Most visitors to the farm, even after touring the premises, cannot believe that I have peach, apple, fig, orange, lemon, date palm, pomegranate, blood orange, tangerine, nectarine, and almond trees dotted across the farm. Vegetables include: artichokes, arugula, asparagus, Asian greens, basil, beans, beets, broccoli, brussel sprouts, cabbage, cauliflower, carrots, chard, cilantro, collard greens, cucumbers, dill, eggplant, fennel, garlic, kale, kohlrabi, lettuce, melons, mustard, okra, onions, parsley, peas, peppers, potatoes, radish, rosemary, rutabagas, spinach, squash, sweet potatoes, tomatoes, turnips, and watermelon.

But I’m not content to grow just any old plain Jane varieties of produce. You will find red iceberg lettuce, purple, red, and white carrots, lilac and orange bell peppers, white eggplant, orange and purple cauliflower, golden and candy-striped beets, and dozens of varieties of summer and winter squash. Nowhere else in Arizona will you find dragon tongue, cranberry, burgundy queen, and green Italian flat pod beans all at the same market.

Some of my vegetable seeds come from around the world such as the sweet melon-like flavored turnips from England, golden yellow radishes from France, the Chinese mantanghong radish, beets from Italy, white carrots from Germany, Italian garlic, and tomato seeds from Mexico and Europe. Other seeds I use are grown right here on my farm where I harvest beet, radish, onion, and carrot seed. The seed I don’t harvest often is redistributed across the farm and plants its self, which nearly always catches the eye of visitors who wonder out loud why lettuce is growing in the middle of the pepper plot, or why carrots are intermingled with cabbage and are springing up in the peach orchard. The wind, insects, and probably those of us working the farm help spread these seeds so plants take hold where the seeds fall.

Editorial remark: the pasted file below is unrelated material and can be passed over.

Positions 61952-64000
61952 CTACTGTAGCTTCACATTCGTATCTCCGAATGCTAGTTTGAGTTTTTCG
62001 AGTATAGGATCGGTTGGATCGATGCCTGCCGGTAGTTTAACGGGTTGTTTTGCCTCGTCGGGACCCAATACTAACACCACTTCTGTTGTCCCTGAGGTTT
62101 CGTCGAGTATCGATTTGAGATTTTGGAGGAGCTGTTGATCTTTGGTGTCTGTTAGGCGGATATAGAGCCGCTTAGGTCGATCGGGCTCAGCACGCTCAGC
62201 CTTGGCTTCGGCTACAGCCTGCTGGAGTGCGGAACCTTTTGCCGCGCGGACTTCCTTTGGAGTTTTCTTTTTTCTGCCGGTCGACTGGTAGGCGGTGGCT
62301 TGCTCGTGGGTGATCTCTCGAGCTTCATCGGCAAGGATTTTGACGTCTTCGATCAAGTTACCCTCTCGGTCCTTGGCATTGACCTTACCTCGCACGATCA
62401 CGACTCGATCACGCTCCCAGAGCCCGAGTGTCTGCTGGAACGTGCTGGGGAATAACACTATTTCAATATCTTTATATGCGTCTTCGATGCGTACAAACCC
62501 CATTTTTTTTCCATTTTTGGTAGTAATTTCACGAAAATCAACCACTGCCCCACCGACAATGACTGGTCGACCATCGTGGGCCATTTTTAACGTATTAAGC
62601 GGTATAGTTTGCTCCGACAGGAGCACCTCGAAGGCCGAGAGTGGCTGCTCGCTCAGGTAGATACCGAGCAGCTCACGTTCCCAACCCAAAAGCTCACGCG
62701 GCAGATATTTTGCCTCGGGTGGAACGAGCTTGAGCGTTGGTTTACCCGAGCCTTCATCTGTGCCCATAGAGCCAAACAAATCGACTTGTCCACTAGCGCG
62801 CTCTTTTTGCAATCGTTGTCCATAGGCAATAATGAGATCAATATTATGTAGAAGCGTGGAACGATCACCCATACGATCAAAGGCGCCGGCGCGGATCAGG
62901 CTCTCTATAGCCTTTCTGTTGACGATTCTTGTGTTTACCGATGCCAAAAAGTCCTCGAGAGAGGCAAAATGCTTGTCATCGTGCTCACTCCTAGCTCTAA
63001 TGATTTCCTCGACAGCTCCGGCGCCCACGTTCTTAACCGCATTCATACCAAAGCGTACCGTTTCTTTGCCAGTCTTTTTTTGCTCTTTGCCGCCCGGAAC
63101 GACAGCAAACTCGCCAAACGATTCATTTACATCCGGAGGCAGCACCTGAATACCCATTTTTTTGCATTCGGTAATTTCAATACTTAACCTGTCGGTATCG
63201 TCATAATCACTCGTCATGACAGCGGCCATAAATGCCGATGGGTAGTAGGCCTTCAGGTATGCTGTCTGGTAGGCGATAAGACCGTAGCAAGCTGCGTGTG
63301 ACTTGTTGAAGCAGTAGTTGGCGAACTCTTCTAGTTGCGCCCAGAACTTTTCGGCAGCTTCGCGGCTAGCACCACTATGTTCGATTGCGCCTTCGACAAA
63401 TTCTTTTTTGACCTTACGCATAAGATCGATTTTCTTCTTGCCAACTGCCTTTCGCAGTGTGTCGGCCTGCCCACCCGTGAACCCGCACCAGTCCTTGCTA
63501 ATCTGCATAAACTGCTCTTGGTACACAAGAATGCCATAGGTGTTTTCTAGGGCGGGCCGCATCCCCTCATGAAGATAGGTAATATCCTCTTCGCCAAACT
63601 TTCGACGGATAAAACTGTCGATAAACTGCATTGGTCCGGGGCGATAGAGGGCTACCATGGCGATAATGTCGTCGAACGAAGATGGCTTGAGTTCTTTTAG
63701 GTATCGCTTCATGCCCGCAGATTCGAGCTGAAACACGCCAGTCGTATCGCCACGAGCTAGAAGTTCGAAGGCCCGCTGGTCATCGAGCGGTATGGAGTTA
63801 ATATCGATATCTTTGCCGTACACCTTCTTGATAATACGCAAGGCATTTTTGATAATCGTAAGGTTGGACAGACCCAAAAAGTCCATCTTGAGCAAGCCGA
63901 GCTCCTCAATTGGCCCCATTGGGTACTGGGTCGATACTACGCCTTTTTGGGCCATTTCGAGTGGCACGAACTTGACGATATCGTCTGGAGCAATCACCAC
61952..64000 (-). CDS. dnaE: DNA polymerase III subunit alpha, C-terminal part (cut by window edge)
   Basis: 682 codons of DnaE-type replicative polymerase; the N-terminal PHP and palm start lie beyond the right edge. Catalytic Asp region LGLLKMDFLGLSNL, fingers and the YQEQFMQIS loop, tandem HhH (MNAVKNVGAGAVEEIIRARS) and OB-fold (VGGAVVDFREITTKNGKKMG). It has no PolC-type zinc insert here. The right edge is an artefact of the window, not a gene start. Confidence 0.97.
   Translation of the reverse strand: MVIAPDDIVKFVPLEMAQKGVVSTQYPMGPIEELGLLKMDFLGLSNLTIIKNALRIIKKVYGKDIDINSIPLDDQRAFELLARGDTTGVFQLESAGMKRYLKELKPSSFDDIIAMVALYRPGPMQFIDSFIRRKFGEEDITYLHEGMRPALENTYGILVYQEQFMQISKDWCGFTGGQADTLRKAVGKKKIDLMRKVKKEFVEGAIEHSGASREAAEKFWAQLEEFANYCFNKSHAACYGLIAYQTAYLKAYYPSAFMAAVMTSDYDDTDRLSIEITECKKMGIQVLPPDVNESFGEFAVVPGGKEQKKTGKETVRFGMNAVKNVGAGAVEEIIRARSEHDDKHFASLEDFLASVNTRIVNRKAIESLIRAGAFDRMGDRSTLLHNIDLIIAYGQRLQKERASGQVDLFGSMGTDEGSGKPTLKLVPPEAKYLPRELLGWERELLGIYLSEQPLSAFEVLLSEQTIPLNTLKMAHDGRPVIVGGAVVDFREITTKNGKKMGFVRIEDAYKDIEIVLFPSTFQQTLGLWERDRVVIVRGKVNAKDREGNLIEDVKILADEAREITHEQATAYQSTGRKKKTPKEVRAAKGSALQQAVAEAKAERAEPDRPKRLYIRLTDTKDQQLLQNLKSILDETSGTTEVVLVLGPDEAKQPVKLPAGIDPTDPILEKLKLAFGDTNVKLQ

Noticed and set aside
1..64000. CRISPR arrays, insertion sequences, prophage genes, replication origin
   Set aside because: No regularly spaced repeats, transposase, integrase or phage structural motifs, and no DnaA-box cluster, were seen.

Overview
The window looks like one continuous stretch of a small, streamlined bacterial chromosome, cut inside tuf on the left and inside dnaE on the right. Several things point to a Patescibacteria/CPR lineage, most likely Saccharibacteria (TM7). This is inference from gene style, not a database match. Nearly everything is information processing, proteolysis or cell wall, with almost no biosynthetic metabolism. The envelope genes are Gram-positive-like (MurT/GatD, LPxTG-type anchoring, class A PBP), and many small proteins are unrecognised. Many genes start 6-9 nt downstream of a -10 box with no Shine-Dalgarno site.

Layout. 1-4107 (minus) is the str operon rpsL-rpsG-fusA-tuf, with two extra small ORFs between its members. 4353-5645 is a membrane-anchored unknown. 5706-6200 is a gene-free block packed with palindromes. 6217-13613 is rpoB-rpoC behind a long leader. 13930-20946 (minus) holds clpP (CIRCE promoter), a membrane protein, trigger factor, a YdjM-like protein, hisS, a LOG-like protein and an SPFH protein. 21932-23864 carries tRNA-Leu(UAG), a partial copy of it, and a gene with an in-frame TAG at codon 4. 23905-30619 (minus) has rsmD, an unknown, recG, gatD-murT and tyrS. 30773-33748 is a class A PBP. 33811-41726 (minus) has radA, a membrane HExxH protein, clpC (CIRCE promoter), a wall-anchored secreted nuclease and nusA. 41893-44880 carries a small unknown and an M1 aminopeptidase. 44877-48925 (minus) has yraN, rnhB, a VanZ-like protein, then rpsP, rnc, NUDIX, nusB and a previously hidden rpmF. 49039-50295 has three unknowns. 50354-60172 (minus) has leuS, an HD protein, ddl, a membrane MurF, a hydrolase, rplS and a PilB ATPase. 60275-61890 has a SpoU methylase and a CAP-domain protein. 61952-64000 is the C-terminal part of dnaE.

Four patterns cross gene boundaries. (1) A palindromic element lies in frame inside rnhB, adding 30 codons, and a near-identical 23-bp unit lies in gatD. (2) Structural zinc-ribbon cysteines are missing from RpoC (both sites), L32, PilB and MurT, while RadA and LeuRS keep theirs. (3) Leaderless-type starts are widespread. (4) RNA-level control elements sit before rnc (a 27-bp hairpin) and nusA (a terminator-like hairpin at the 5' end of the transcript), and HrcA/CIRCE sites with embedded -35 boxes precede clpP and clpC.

This brings me to other stuff that grows here " weeds. As you visit other farms keep in mind that weeds are a natural phenomenon and will grow where water flows. If you do not find weeds on a farm, you can bet poisons are being used to control them. Same goes for insects. My produce is loved by people, insects, and small furry animals alike. I try to present the best from my farm’s harvest, but from time to time a tiny bug hole will get past our eyes. Rest assured that if a bug can live on your produce then you should know for certain that it did not find a pesticide that you surely do not want to eat yourself.